Monthly Archives: February 2013

Constant connection: the psychological impact of social media

Stephanie Sokol for OU News Bureau

More people are using social media and they’re spending hours longer on those sites when they get there.

Mashable reports the time spent on social media has hit 6.9 hours per month — more than double the time since 2006. And more than half of Americans have a social media profile, which also is more than doubled in the past seven years.

“(I like to use social media because) it’s a way of communication with classmates, relatives and friends who live far away,” Oakland University sophomore Ria Perez said. “I usually log on a few times a week.”

A change in relationships, social interaction

While social media and constant connection can be good, excessive use can lead

Meyers,Courtesy Photo

Meyers,
Courtesy Photo

to issues, according to Erin Meyers, assistant professor of communication and journalism at OU.

“On one hand, social media has really opened up our communication channels,” Meyers said. “In instances it’s a good way to get in touch with friends and family, providing social benefit. But at the same time, it can also become so overwhelming, where you feel like you’re always having to be connected and can’t take a moment to yourself.”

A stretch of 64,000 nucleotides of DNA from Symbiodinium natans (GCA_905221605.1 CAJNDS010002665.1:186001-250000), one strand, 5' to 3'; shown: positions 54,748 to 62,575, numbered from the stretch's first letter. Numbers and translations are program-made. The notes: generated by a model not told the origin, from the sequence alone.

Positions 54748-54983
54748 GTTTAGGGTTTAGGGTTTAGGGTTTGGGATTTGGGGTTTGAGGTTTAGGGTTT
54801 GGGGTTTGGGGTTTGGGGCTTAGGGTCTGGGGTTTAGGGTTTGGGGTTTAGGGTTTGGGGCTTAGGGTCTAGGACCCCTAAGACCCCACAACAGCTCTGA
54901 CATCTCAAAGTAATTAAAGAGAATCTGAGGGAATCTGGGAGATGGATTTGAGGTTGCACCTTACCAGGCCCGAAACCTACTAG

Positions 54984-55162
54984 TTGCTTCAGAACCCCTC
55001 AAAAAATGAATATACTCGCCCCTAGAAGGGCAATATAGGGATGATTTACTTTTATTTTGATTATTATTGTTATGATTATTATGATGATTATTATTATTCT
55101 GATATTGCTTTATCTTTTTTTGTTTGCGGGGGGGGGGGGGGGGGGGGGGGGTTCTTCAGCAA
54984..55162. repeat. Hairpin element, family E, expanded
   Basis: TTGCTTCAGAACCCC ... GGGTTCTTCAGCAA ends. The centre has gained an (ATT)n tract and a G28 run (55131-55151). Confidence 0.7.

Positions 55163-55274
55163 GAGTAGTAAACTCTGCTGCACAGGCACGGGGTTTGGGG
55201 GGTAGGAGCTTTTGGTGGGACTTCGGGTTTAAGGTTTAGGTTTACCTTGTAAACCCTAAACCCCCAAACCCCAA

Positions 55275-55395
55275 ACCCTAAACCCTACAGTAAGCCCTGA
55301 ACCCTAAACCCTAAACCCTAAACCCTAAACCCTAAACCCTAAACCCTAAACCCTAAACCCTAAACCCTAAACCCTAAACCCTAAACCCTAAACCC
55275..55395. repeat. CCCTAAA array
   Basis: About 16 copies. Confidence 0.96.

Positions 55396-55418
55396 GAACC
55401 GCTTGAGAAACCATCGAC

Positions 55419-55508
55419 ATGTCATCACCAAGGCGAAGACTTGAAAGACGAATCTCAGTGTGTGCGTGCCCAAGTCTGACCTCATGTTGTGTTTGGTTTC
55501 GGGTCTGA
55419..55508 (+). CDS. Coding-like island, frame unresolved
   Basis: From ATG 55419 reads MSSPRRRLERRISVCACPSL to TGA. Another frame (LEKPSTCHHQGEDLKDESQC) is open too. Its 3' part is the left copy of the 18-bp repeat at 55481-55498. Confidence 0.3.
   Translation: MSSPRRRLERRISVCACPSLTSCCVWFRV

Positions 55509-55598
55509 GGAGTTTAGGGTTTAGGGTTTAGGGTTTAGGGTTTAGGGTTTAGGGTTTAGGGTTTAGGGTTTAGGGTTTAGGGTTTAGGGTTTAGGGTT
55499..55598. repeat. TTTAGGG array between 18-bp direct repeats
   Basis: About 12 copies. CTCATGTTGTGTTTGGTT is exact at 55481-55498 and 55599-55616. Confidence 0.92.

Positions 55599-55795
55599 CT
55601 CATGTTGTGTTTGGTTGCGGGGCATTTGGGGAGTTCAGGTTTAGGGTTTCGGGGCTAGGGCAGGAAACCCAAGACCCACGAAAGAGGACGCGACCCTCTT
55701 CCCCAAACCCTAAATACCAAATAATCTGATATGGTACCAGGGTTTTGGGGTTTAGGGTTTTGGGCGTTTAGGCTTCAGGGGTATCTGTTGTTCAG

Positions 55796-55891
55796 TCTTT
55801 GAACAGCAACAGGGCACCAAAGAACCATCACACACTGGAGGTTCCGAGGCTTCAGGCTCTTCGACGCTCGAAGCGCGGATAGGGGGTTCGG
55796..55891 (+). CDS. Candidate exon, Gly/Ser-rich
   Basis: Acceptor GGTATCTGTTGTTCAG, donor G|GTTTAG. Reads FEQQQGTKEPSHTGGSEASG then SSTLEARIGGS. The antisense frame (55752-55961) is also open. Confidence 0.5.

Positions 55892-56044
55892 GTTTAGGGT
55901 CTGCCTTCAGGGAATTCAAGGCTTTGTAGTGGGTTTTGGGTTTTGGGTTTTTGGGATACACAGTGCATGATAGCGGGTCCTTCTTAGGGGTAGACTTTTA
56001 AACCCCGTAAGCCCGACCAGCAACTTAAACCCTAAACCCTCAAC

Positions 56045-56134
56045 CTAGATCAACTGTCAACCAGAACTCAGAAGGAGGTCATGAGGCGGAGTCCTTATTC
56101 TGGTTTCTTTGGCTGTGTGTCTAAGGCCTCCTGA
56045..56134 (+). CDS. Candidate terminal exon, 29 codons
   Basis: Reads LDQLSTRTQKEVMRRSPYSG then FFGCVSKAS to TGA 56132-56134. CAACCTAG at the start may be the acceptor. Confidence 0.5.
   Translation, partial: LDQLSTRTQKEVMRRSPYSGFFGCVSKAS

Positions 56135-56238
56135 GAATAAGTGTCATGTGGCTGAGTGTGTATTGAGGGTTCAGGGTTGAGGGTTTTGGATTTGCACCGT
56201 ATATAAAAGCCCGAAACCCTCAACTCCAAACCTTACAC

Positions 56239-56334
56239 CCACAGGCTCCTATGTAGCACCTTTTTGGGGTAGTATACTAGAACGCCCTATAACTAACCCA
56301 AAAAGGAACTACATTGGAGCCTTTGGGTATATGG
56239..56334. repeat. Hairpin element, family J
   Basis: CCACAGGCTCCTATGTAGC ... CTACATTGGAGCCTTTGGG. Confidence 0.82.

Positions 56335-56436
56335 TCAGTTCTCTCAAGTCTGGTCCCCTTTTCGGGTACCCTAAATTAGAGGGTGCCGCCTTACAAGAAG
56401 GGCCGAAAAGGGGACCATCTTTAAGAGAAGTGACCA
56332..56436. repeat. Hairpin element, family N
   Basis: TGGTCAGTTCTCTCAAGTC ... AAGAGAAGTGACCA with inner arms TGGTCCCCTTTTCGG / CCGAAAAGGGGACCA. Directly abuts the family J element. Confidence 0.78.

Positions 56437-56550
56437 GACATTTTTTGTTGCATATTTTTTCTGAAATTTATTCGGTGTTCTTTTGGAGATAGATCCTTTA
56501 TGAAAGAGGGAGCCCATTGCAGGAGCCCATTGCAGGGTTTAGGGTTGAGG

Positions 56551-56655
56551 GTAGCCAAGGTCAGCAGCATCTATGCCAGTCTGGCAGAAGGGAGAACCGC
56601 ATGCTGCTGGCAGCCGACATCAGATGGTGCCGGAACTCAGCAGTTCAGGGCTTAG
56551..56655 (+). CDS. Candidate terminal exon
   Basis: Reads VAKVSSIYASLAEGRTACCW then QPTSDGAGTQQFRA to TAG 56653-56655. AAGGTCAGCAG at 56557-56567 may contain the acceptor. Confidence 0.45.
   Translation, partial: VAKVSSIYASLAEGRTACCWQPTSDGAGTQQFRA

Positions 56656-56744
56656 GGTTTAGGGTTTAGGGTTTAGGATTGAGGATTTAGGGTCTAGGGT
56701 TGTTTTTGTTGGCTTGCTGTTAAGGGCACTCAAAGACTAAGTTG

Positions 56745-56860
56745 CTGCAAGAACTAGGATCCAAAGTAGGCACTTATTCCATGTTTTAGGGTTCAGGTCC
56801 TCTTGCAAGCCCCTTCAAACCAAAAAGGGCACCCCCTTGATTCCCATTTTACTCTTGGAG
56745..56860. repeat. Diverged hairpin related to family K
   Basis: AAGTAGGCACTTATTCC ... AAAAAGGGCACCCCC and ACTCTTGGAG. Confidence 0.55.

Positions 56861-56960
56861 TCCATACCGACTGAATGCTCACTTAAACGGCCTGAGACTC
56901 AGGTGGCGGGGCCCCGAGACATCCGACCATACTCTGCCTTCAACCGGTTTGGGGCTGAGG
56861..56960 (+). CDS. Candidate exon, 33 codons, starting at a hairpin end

David Schwartz, OU Counseling Center director, meets with students who are experiencing issues with school, stress and anxiety. In his work, he said he has seen an impact on students’ lives and social interactions.

“There are situations where people have had unintentional consequences from stuff they’ve posted online, in terms of causing stress in relationships,” Schwartz said.

“The difficult thing is that it’s hard to express yourself the same way you would in person. Often times, things can get misrepresented or misconstrued by the person who is reading it when it’s been posted, which can cause relationship problems, too.”

He’s seen many situations where social media has magnified problems, including stress from defriending and blocking, or students catching their significant other cheating online. Bullying also occurs.

“(You see online) a lot of the same problems you see outside of social media, but they tend to get magnified more or exacerbated because of it, and can be a breeding ground for some unhealthy communication styles,” Schwartz said.

Impact on self-image and self esteem

Another issue caused by social media is the impact it has on young people’s self-esteem.

Pinterest provides users with “pin boards” where they can post their future plans. While the social media site supplies an outlet for aspirations, Meyers said frequent usage can cause people to hold themselves up to an unreal standard.

She also brought up how people view others’ lives based on Facebook posts that show things such as marriages, travel and babies. They compare it to their own and feel they come up short.

“Realize there’s ways that people are presenting themselves online that might not actually be true or possible,” Meyers said.

Louis Mark Carrier is a psychologist based out of California with a focus in social media.

His team studies and surveys large groups of people about social media’s impact. Their conclusions have yielded both positive and negative effects.